Parables of Jesus Christ: The Good Samaritan

The parables the Savior used were pictures of human life and commonplace incidents at his time that could be understood by every listener. Parables have been called “earthly stores with heavenly meanings”.

The parable of the good Samaritan

This parable has great meaning and application in our own lives today. It is recorded in the Gospel of Luke. “And, behold, a certain lawyer stood up, and tempted him, saying, Master, what shall I do to inherit eternal life? He said unto him, What is written in the law? how readest thou?

And he answering said, Thou shalt love the Lord thy God with all thy heart, and with all thy soul, and with all thy strength, and with all thy mind; and thy neighbour as thyself. And he said unto him, Thou hast answered right: this do, and thou shalt live. But he, willing to justify himself, said unto Jesus, And who is my neighbour? And Jesus answering said, A certain man went down from Jerusalem to Jericho, and fell among thieves, which stripped him of his raiment, and wounded him, and departed, leaving him half dead. And by chance there came down a certain priest that way: and when he saw him, he passed by on the other side. And likewise a Levite, when he was at the place, came and looked on him, and passed by on the other side. But a certain Samaritan, as he journeyed, came where he was: and when he saw him, he had compassion on him, And went to him, and bound up his wounds, pouring in oil and wine, and set him on his own beast, and brought him to an inn, and took care of him. And on the morrow when he departed, he took out two pence, and gave them to the host, and said unto him, Take care of him; and whatsoever thou spendest more, when I come again, I will repay thee. Which now of these three, thinkest thou, was neighbour unto him that fell among the thieves? And he said, He that shewed mercy on him. Then said Jesus unto him, Go, and do thou likewise.” (Luke 10: 25 – 37 in the Bible) We should be very grateful for the lawyer’s second question. From it came one of the most insightful of the Savior’s parables. We wonder at the failure of the priest and the Levite to render aid, and we say: “Surely, I would have helped. Surely, I would have stopped. Surely, I would not have looked the other way.” Would we respond if we see a person in need, as did the Samaritan?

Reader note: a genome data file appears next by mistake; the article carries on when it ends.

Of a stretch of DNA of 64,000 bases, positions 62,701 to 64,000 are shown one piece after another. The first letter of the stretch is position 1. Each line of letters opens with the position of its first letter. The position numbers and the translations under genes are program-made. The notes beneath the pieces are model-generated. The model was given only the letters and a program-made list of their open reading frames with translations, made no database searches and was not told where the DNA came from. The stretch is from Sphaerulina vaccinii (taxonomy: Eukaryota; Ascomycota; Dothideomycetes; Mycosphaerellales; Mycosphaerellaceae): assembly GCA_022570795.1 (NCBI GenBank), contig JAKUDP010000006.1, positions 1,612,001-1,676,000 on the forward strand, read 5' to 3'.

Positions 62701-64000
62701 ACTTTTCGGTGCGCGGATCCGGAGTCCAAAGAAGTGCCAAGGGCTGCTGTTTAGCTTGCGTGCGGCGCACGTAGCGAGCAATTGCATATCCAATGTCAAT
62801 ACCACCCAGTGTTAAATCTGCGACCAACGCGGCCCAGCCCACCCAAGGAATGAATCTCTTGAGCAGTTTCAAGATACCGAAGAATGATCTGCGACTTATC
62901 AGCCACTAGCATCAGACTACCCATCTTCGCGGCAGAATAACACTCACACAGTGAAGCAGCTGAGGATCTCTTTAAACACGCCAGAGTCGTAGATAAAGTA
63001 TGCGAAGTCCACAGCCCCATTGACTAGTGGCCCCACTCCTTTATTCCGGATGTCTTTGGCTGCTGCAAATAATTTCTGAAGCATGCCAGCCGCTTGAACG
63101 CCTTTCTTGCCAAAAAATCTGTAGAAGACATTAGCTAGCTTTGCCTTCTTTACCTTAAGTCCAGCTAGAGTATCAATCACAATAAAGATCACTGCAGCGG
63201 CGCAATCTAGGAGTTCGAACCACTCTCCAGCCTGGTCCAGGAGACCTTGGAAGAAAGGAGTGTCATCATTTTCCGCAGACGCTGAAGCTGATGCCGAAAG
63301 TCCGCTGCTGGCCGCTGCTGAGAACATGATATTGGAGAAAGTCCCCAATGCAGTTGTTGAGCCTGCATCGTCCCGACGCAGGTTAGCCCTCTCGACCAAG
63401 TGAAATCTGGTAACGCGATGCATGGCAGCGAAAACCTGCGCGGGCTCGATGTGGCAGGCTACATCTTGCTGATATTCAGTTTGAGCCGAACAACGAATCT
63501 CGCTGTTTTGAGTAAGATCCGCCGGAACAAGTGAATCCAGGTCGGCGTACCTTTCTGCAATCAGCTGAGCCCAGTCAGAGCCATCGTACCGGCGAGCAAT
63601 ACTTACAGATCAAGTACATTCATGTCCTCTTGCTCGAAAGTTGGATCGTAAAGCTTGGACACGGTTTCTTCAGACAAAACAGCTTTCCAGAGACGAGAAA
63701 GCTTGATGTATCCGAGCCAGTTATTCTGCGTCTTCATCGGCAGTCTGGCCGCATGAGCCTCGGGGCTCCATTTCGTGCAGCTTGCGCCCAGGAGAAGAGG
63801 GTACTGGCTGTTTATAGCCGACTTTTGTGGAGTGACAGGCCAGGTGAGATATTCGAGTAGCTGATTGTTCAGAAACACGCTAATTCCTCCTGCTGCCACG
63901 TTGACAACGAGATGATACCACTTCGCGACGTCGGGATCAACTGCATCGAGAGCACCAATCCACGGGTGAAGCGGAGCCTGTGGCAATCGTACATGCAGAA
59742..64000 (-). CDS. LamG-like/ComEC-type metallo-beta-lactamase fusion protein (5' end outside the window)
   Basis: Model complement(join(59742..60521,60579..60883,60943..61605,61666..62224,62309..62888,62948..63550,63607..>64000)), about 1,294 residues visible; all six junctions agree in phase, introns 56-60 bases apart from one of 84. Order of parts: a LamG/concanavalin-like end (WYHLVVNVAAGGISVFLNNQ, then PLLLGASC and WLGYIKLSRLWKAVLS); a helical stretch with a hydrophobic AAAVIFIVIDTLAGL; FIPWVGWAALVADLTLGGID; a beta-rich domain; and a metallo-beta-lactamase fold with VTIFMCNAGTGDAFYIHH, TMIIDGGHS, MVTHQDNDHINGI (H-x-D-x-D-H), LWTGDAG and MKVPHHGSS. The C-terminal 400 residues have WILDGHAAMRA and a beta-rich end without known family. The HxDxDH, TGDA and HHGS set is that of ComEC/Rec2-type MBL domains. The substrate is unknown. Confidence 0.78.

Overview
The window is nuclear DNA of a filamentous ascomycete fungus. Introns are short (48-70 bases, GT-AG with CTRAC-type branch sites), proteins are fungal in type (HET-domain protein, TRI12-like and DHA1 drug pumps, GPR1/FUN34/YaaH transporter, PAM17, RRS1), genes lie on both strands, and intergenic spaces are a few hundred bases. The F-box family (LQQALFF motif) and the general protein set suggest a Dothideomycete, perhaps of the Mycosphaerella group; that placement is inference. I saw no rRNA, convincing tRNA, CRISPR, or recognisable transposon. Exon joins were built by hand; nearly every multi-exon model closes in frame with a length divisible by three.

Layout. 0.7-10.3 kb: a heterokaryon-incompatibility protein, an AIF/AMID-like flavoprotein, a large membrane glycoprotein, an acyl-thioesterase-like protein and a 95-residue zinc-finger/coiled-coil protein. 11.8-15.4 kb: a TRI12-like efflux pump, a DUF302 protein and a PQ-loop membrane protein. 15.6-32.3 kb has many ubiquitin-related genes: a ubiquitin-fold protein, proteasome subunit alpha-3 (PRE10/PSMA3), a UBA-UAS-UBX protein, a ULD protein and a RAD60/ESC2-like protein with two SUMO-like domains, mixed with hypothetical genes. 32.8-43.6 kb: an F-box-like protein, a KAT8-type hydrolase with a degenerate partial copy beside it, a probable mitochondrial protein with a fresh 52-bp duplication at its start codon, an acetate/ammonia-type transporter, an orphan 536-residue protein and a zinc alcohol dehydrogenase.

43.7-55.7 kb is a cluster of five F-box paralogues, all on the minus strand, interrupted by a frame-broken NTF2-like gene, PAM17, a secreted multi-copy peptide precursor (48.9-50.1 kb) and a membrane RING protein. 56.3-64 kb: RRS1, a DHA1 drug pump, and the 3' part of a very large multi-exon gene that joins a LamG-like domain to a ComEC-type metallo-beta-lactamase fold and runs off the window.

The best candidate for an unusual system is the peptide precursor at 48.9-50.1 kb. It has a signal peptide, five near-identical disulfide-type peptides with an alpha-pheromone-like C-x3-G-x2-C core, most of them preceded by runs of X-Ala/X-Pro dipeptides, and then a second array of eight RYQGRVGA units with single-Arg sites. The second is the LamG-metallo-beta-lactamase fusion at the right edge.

Go and do thou likewise

There are many aspects of this parable that we could highlight, but in my opinion the important application of this parable in our life is “Go and Do Thou Likewise”

An ancient prophet saw our day and said, “For behold, ye do love money, and your substance, and your fine apparel, .. more than ye love the poor and the needy, the sick and the afflicted…Why do ye adorn yourselves with that which hath no life, and yet suffer the hungry, and the needy, and the naked, and the sick and the afflicted to pass by you, and notice them not?” (Mormon 8: 37, 39 in the Book of Mormon)

We do live in a selfish world filled with contention, anger, hatred and not striving to lift and help each other. That said, there are many that do seek to help those in need through either personal service or financially or both among family members, friends, neighbors, work, church and other associations. Most of this help is not generally known or finds a place in the public media.

What can we do

To learn from this parable, we might consider doing the following:

• Notice the needs of others that are around us and act to help

• In our personal prayers ask our Heavenly Father to guide us to help others

• Contribute to worthy causes that help the needy

• Be kind and loving to those that suffer from physical, mental and poor image handicaps

Good Samaritanism starts in the home as parents teach children by example and precept. Acts of assistance, kindness, and concern among family members reinforce the desire to “go, and do thou likewise.”

Dallas Jones is the local leader for the Church of Jesus Christ of Latter-day Saints. Some of this column came from H. David Burton remarks General Conference, April 1997. Any questions on this parable call (231) 383-8359 or send an email [email protected] .